What Should You Consider Concerning Reef-Safe Sunscreens

I’ve always been amazed by this ocean planet. 71 % of Earth’s surface is covered with water, and 96.5 percent of that is in the oceans. In reality, it’s just one ocean, with bits of land appearing in the middle and everywhere.

What makes us so fortunate to be on an ocean that can support this many life forms both on land and at sea? What is the source of water? Scientists have theories, but it’s impossible to be certain. Are other planets also water-rich? Evidence suggests that oceans exist on other planets. However, Earth remains the one planet with constant, stable bodies of liquid water that lie on its surface. This is due to the fact that Earth is located in the habitable zone. This means that it’s not too close to the sun’s temperature to evaporate water and close enough to the sun to freeze it. Then, there’s the ideal gravity level that keeps the water exactly where we would like the water to go.

I am sure that space exploration is as thrilling as it gets. However, we have no idea about the amazing planet we reside on, and I am left wondering why we’re not more curious about it. A NASA employee once informed me that the quantity spent on exploring the origins and maintenance of life on Earth’s oceans is a rounding error in the amount of money that is spent on space exploration. This is a complete mystery to me! Is there anything better than the place we currently reside?

The Importance of Coral Reefs

Let’s take care to protect and nurture Planet Earth, and the only way to accomplish this is by understanding the planet’s ecosystem. One thing we know is that the oceans are under pressure. Changes in climate are literally changing everything. Consider, for instance, the barrier reefs that we have. The Australian Great Barrier Reef is so massive that it can be observed from space. It spans over 1,400 miles. It’s home to billions of marine species and is considered to be the world’s largest living thing. The importance of it to our survival can’t overstated; every reef is essential for our survival. Why?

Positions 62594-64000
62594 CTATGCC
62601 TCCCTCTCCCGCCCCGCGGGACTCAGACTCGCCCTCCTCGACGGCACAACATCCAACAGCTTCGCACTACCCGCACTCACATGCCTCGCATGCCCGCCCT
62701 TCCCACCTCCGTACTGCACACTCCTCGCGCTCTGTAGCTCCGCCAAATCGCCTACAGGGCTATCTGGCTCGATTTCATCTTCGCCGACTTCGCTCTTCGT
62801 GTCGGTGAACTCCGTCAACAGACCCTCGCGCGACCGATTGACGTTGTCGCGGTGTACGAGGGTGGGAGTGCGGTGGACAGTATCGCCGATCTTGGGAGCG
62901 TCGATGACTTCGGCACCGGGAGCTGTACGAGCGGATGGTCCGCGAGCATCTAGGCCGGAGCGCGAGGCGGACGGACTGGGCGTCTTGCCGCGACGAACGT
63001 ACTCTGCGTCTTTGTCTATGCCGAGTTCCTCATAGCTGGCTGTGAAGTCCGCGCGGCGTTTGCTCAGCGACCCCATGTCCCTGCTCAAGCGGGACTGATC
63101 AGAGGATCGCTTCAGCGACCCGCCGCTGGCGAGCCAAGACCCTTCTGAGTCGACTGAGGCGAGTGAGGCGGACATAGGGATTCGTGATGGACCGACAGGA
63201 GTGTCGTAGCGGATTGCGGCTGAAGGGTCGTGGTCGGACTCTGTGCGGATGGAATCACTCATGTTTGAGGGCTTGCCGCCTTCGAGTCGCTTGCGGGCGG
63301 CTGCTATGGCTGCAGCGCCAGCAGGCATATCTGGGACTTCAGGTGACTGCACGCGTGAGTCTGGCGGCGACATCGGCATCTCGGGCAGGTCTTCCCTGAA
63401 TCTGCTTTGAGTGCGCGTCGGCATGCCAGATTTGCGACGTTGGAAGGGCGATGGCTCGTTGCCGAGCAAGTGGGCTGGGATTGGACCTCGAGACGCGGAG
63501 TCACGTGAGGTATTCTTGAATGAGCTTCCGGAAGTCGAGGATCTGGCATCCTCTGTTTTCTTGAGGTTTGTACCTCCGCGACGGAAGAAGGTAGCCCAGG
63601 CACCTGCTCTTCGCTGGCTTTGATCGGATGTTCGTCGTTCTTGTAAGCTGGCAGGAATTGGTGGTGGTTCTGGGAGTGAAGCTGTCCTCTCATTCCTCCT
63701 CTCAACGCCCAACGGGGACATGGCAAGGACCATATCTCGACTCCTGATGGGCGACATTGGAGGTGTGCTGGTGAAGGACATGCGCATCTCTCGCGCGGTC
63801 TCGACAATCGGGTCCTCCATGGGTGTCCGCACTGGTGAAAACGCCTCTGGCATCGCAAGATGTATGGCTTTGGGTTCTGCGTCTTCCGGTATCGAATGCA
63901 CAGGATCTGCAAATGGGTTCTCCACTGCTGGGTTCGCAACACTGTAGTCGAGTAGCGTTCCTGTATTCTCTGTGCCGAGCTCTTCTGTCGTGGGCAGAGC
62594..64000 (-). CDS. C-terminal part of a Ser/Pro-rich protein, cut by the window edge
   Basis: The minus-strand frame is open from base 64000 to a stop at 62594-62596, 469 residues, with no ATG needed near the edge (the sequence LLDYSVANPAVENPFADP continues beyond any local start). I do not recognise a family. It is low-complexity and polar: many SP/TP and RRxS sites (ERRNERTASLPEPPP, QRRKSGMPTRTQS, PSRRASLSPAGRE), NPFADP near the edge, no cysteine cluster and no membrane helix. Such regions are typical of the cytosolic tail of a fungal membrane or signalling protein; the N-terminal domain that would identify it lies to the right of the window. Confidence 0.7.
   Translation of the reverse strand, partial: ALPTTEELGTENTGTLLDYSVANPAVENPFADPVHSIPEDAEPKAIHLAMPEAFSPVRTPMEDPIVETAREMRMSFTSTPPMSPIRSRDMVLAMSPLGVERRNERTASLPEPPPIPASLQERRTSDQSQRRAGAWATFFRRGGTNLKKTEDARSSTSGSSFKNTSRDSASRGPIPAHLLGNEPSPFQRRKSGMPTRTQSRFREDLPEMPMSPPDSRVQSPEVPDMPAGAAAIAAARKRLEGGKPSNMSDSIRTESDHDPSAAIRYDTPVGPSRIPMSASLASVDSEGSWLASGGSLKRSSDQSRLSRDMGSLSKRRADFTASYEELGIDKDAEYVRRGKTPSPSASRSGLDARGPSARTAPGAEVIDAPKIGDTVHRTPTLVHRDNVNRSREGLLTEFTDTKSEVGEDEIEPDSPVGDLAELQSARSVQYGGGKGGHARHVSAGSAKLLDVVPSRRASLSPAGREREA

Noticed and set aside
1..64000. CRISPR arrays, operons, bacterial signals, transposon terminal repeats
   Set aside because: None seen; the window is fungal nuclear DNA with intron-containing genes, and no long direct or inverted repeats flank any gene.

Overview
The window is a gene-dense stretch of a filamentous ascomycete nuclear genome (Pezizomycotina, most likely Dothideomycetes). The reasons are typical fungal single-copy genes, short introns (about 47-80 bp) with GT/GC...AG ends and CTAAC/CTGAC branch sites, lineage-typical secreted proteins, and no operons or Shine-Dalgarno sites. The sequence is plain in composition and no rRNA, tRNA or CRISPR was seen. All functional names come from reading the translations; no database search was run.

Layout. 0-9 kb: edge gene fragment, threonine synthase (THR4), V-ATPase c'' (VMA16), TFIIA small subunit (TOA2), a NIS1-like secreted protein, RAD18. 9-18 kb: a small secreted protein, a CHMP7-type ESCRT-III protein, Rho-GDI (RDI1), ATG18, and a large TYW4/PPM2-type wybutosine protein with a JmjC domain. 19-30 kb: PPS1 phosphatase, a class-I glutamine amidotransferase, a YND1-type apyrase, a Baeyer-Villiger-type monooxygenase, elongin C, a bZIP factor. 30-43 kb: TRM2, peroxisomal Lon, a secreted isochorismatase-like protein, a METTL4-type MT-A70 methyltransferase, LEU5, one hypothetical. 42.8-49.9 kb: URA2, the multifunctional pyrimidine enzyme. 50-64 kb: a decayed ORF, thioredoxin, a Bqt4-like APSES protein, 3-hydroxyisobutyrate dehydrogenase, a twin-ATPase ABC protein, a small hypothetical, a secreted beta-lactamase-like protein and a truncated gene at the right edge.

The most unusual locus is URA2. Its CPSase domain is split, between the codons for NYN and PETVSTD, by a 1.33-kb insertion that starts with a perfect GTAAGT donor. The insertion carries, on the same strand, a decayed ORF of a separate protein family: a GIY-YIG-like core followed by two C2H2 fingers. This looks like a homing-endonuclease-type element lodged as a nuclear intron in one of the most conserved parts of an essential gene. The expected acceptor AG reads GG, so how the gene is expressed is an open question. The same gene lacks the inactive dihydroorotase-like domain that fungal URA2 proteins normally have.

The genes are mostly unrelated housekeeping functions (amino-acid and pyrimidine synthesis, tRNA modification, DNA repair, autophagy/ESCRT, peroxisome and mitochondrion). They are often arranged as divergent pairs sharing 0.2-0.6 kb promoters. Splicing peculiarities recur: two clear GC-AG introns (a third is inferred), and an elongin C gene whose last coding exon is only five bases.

From the human perspective, the shorelines are protected from the destruction of storms, which are becoming more frequent due to the extreme fluctuation of ocean temperatures. Storms cause damage to coastlines, taking homes and livelihoods along with them. More than half a billion inhabitants depend on reefs for food, income, and security. The economic value of coral reefs around the world is estimated at several tens of millions of dollars every year.

And what about the reefs that are sometimes referred to as “the rainforests of the sea?” Around 25% of the ocean’s fish depend on the health of coral reefs. This is an enormous amount of fish! They seek refuge and nourishment, breed, and raise their children within the nooks and crannies made by corals. (And I must divert and suggest a documentary that is titled ” My Octopus Teacher.” If you haven’t yet seen it, consider it to be high on your to-watch list. It will not disappoint. ).

Reefs are essential to a healthy ocean. However, the coral reef ecosystems are in danger. Run-off pollution, sedimentation, and unsustainable fishing practices, as well as climate changes, are contributing to coral bleaching and, eventually, death. In 2005, the U.S. lost half its coral reefs located in the Caribbean in a single year due to a major bleaching phenomenon. Between 2014 and 2017, unusually warm waters impacted 70 percent of reefs. It was reported that the Great Barrier Reef lost hundreds of miles due to bleaching.